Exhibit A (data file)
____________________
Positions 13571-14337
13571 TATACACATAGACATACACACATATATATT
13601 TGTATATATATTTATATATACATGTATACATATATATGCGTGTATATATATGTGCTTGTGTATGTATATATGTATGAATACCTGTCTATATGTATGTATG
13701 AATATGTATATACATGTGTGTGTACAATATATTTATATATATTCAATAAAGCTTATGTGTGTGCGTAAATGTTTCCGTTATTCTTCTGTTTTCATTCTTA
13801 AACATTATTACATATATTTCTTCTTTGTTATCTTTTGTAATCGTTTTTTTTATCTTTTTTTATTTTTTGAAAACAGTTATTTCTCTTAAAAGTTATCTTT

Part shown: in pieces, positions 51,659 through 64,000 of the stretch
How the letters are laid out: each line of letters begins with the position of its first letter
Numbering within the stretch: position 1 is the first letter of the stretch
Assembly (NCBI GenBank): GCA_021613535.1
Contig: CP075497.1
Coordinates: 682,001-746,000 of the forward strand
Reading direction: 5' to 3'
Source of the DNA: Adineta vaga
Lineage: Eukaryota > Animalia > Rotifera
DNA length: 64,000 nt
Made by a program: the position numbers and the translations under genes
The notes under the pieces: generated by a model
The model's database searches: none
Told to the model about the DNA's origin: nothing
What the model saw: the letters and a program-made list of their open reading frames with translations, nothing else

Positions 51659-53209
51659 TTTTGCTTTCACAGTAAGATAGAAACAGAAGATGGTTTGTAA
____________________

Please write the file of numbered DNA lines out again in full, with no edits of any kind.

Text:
Positions 13571-14337
13571 TATACACATAGACATACACACATATATATT
13601 TGTATATATATTTATATATACATGTATACATATATATGCGTGTATATATATGTGCTTGTGTATGTATATATGTATGAATACCTGTCTATATGTATGTATG
13701 AATATGTATATACATGTGTGTGTACAATATATTTATATATATTCAATAAAGCTTATGTGTGTGCGTAAATGTTTCCGTTATTCTTCTGTTTTCATTCTTA
13801 AACATTATTACATATATTTCTTCTTTGTTATCTTTTGTAATCGTTTTTTTTATCTTTTTTTATTTTTTGAAAACAGTTATTTCTCTTAAAAGTTATCTTT

Part shown: in pieces, positions 51,659 through 64,000 of the stretch
How the letters are laid out: each line of letters begins with the position of its first letter
Numbering within the stretch: position 1 is the first letter of the stretch
Assembly (NCBI GenBank): GCA_021613535.1
Contig: CP075497.1
Coordinates: 682,001-746,000 of the forward strand
Reading direction: 5' to 3'
Source of the DNA: Adineta vaga
Lineage: Eukaryota > Animalia > Rotifera
DNA length: 64,000 nt
Made by a program: the position numbers and the translations under genes
The notes under the pieces: generated by a model
The model's database searches: none
Told to the model about the DNA's origin: nothing
What the model saw: the letters and a program-made list of their open reading frames with translations, nothing else

Positions 51659-53209
51659 TTTTGCTTTCACAGTAAGATAGAAACAGAAGATGGTTTGTAA